The point is that the more specific a lesson of history is, the less relevant it becomes.

Adopting new views 

One of the interesting parts of the Great Depressions from history is not just how the economy collapsed, but how quickly and dramatically people’s views changed when it did.

People suffering from immediate, unexpected adversity are likely to adopt views they previously thought absurd. It’s not until your life is in full chaos (with your hopes and dreams your dreams unsure) that people begin taking ideas they’d never consider before seriously.

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Cautiously Optimistic

Cautiously Optimistic

Our predictions usually seem to fall towards extremes, either too optimistic or too pessimistic. We underestimate how bad things can be in the short term, and how much better they ...

Optimism Bias

Too much optimism prevents us from accurately predicting and understanding the pain and struggle that is inevitable in the future.

What it does is it reduces our stress and anxiety and provides a ‘playground’ where we can imagine alternative realities which we need to believe in.

Realistic Optimism

A realistically optimistic person knows that though things will happen, things that will be surprising, disappointing or completely out of control.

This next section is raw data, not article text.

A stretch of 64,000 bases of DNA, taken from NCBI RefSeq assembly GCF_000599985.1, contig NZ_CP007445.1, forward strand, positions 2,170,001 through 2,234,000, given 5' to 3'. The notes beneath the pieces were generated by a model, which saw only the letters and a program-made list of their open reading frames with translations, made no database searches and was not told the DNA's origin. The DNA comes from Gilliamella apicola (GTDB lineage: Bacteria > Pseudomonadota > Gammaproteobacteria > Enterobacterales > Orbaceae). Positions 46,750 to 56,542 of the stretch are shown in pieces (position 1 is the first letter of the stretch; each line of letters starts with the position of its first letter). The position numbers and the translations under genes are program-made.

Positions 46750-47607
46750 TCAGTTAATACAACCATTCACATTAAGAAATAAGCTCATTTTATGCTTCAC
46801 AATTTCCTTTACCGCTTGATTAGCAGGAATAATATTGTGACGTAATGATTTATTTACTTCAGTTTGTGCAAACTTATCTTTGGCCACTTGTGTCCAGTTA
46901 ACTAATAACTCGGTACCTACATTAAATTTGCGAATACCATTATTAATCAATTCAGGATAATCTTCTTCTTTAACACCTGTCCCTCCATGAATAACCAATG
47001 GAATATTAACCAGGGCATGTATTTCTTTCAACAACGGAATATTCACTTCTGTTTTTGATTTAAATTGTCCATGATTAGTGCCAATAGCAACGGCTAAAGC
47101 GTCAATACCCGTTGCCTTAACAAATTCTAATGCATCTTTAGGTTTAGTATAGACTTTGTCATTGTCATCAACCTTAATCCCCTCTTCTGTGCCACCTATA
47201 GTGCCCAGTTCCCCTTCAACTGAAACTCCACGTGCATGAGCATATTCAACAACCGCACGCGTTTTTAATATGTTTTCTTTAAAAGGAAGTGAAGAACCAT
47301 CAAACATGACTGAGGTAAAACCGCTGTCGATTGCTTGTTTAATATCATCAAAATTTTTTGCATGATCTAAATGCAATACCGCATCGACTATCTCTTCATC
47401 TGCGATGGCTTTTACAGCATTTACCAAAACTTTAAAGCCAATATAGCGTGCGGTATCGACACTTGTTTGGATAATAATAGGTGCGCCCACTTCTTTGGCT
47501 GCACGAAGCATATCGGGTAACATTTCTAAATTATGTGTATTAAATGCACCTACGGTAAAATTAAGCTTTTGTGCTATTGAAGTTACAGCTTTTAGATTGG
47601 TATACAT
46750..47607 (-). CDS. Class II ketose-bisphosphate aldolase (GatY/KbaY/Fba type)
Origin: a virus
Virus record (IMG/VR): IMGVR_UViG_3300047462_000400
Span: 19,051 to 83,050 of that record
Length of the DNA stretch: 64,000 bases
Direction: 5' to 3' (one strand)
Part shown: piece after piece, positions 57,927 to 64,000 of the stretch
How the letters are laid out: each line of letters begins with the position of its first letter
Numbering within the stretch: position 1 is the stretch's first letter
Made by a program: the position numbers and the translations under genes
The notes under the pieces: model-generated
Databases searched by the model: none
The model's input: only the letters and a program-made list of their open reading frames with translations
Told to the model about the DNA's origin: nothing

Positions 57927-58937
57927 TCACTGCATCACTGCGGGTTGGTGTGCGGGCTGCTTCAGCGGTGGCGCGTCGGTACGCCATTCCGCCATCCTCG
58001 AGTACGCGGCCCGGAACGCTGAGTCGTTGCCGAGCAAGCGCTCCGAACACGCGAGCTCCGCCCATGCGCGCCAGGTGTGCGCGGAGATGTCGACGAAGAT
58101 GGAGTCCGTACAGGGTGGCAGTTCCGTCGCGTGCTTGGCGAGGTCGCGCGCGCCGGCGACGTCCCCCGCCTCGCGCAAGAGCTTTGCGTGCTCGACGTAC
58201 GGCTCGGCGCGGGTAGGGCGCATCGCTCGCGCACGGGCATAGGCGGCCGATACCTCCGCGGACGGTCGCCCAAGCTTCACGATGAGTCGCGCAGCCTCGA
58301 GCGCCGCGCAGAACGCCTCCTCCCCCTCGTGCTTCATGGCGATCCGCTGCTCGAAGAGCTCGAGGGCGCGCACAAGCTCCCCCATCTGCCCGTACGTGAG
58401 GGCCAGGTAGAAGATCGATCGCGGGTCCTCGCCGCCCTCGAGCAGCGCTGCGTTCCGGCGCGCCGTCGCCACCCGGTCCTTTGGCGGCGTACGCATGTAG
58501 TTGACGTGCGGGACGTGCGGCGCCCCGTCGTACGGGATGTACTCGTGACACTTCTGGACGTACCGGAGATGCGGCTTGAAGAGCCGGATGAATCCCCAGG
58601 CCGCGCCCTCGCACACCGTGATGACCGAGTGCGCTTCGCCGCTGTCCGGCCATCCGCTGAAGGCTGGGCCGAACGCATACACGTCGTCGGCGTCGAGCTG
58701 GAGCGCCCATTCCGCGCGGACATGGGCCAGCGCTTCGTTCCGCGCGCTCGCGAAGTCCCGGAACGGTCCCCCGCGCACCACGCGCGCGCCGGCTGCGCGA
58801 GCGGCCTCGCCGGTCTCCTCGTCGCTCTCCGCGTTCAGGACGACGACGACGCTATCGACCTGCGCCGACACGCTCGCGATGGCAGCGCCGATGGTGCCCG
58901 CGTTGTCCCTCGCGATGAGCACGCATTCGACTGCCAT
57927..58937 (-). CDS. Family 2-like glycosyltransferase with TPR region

Know When To Step Down

Often leaders have chosen to stay on when they should have bowed out. Without intending to, they often undo much of their own work and cause problems for their successors.

An increasin...

Don’t Believe Your Own Propaganda

Mustafa Kemal Ataturk, the father of modern Turkey, accounted for his limitations by issuing an order to ignore instructions he gave in the evenings – when he liked to carouse with his friends. But history has far more examples of leaders whose convictions of infallibility grow in proportion to their power, eventually leading to the failure of their plans.

The Traps That Power Lays

A job can subtly warp your judgement so that you only see things from one perspective.

Think of Richard Nixon trying to use the institutions of the American government to shut down the Watergate scandal. Or the unexpectedly long American war in Vietnam.